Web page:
Apple enthusiasts lined up throughout the U.S. and in China for the launch of two new iPhone models, which drew the longest-ever line for an iPhone device—but one pro cautioned that it's not time for an Apple "victory lap" yet.
At 8 a.m., the line at Apple's 5th Avenue flagship store in New York City was 1,417 people long, said Gene Munster, an analyst at Piper Jaffray. This is 83 percent longer than for the iPhone 5 at the same time, said Munster, who's kept records of the lines since 2008. He noted that many of the buyers were international buyers.
"So far, it seems to be off to a healthy start, which is somewhat of a surprise given it's the essentially the same hardware," Munster said.
Ahead of the launch, analysts had been subdued about the new models, saying that with the exception of the 5S's new fingerprint scanner, they didn't have the "wow" factor to differentiated them from other phones on the market.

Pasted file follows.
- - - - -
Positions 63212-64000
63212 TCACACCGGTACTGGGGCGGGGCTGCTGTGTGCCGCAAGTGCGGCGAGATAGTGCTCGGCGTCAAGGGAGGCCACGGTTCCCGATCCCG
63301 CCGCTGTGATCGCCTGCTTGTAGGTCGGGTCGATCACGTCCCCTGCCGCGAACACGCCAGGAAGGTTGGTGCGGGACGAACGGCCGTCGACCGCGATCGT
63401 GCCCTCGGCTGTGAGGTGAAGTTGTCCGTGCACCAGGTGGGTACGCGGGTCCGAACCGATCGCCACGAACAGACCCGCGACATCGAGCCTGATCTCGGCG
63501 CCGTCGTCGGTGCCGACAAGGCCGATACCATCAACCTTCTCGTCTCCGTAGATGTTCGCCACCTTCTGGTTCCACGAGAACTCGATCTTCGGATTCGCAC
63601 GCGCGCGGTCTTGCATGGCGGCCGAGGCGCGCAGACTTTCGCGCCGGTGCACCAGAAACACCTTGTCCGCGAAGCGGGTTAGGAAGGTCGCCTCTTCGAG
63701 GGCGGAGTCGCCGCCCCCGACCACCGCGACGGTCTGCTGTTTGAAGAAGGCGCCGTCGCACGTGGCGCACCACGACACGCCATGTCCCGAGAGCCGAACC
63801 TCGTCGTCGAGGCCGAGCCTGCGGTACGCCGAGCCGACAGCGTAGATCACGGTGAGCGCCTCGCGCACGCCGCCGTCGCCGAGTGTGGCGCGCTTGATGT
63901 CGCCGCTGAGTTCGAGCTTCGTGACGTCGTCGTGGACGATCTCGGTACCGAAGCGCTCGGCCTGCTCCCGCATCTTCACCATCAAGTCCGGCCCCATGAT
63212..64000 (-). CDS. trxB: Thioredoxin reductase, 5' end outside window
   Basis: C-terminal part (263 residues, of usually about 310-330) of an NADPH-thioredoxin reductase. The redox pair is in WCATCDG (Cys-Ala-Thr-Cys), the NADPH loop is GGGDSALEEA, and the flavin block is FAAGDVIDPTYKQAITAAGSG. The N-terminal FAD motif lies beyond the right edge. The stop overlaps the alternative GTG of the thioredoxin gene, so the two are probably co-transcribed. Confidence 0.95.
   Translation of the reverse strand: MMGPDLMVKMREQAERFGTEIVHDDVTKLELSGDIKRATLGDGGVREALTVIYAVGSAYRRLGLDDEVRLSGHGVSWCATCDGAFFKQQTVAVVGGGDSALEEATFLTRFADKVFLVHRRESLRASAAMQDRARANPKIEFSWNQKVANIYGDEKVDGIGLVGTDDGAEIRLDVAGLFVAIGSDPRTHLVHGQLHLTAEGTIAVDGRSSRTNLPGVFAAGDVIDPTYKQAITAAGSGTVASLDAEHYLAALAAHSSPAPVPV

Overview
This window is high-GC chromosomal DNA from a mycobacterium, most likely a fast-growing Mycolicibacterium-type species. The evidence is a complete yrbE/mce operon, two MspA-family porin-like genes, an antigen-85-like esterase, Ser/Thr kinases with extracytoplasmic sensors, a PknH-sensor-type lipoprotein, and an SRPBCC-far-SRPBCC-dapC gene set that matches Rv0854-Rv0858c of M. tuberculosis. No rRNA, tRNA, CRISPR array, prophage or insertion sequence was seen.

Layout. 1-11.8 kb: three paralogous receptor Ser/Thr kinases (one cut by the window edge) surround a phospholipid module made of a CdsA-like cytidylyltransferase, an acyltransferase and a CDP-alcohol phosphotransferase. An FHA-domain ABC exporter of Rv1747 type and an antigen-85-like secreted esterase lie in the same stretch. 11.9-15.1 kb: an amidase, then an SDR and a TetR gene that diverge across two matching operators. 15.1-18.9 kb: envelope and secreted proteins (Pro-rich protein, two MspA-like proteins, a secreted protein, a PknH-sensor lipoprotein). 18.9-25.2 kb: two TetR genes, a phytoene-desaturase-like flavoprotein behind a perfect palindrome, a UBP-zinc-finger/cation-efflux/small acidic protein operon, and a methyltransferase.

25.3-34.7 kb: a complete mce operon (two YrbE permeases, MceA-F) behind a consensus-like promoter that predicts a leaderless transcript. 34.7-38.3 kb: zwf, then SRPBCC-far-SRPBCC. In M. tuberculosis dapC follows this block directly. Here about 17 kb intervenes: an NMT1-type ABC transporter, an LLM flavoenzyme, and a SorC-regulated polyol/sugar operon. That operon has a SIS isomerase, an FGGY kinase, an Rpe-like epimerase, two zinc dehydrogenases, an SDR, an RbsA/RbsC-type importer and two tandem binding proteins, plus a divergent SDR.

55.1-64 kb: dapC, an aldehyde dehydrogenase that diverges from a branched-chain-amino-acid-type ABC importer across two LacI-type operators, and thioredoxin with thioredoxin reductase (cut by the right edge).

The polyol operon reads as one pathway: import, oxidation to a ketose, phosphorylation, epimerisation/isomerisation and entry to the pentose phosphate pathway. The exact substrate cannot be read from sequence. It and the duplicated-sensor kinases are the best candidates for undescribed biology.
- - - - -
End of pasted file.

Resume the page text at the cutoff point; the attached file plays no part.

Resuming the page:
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"I think near term investors were pretty down on the iPhone launch and lineup," Munster said said. "So far, I think the demand is better than they would have thought, which is positive."
"This is a good start and surprise to analysts who had pretty downbeat expectations," he added. "But the next question is 'Are they going to be able to make enough of them?' and second 'What is the fade going to look like — are things strong for six months or six weeks? We don't know that yet. This is clearly a good start, but you cant take your victory lap yet."
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Munster has an "overweight" rating and a $640 price target on the company's shares.
Apple shares inched higher in trade following the iPhone launch. (Click here to track the company's stock.)